Toastmasters will be heading to Paris, France, August 5-8, for the 2020 International Convention. If you’re planning to attend, mark off some time to visit any of the city’s more than 130 museums, some among the most well-known in the world, others more offbeat and specialized.
Art museums are at the top of most “must-see museums” lists. The Louvre is the world’s largest and most visited museum. The former royal palace is now home to some of the world’s most iconic works of art (including the “Mona Lisa”). The Centre Georges Pompidou boasts the largest collection of modern art in Europe and has a unique “inside-out” design. You can soak in the luminescent works of France’s Impressionist painters at the Musée d’Orsay and the Musée de l’Orangerie.
If science is more your speed, check out Musée des Arts et Métiers. Located in a former Benedictine priory, it’s Europe’s oldest science museum. The Muséum Nationale d’Histoire Naturelle is made up of 14 sites in France, including the spectacularly housed Grande Galerie de l’Évolution, located at the Jardin des Plantes, a large botanical research garden.
If you’re fascinated by the lifestyles of the Parisian upper class, two museums focus on French luxe living and interior design. Musée Jacquemart-André and Musée des Arts Décoratifs Paris feature elaborate period furnishings and home design from the past 500 years. To feast your eyes on Parisian clothing design and haute couture, head to the Paris Fashion Museum, Palais Galliera, which showcases French fashion trends from the 18th century to present day.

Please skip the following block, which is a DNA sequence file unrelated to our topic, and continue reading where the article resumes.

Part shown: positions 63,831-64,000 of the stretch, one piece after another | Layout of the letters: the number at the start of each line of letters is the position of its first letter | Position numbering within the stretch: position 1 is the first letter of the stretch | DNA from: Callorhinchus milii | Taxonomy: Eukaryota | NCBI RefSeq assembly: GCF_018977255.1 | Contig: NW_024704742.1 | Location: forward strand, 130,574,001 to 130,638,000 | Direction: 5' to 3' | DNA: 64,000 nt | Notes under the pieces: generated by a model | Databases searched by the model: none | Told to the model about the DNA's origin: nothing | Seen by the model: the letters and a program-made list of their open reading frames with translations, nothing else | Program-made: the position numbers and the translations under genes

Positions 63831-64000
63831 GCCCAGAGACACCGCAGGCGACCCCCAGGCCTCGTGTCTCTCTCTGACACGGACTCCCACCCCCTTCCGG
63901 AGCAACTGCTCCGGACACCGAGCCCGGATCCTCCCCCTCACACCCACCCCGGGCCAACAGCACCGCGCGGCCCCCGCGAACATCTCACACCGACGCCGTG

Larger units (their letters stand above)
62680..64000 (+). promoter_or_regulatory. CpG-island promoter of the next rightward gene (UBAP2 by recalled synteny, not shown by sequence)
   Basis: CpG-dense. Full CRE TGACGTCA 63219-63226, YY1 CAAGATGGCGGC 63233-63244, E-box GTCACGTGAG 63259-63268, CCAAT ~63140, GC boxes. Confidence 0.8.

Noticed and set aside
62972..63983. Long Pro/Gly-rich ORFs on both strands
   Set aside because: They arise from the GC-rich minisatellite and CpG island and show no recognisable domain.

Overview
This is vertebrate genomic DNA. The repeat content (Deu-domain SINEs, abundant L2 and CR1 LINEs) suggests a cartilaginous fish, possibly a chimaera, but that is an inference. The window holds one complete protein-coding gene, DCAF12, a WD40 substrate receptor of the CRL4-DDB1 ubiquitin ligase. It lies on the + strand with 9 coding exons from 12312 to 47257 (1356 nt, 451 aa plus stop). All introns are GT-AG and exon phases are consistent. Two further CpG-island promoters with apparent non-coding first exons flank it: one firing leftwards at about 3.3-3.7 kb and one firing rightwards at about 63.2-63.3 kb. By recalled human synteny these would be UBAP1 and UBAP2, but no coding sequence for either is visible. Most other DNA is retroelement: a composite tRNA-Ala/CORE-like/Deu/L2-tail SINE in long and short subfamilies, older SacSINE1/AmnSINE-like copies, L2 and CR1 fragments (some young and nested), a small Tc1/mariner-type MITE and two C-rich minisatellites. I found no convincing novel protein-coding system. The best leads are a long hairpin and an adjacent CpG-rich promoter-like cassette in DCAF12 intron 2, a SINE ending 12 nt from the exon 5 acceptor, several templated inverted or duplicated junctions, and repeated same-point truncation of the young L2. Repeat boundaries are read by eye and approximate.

Are you a history enthusiast? The military museum Musée de l’Armée includes armor, uniforms, and artifacts from medieval times through World War II. Located in the stunning Hôtel National des Invalides, it also includes Napoleon Bonaparte’s tomb. And the Musée De Cluny tops many visitors’ lists. Devoted to the Middle Ages, the museum is appropriately housed in a medieval building and boasts an impressive collection of medieval artifacts, including the famous unicorn tapestries.
As one of the oldest cities in the world, Paris appropriately offers plenty to see below ground. The Crypte Archéologique de l’Île de la Cité is located in the oldest part of Paris and includes the remains of buildings and homes dating back to ancient and medieval times. There is also a fascinating museum (including tours) of the Catacombs of Paris—the underground tunnel of tombs.
Paris has a wide range of specialty museums for every possible interest, including the history of music, fairgrounds, dentistry, fans, eyewear, and wine. And if you have a favorite famous resident of Paris, you’ll probably find a museum devoted solely to them as well!
This is the fourth in a series of articles about Paris in advance of the International Convention. To see previous articles, visit the online edition. Go to the Toastmasters website to register for the 2020 Convention.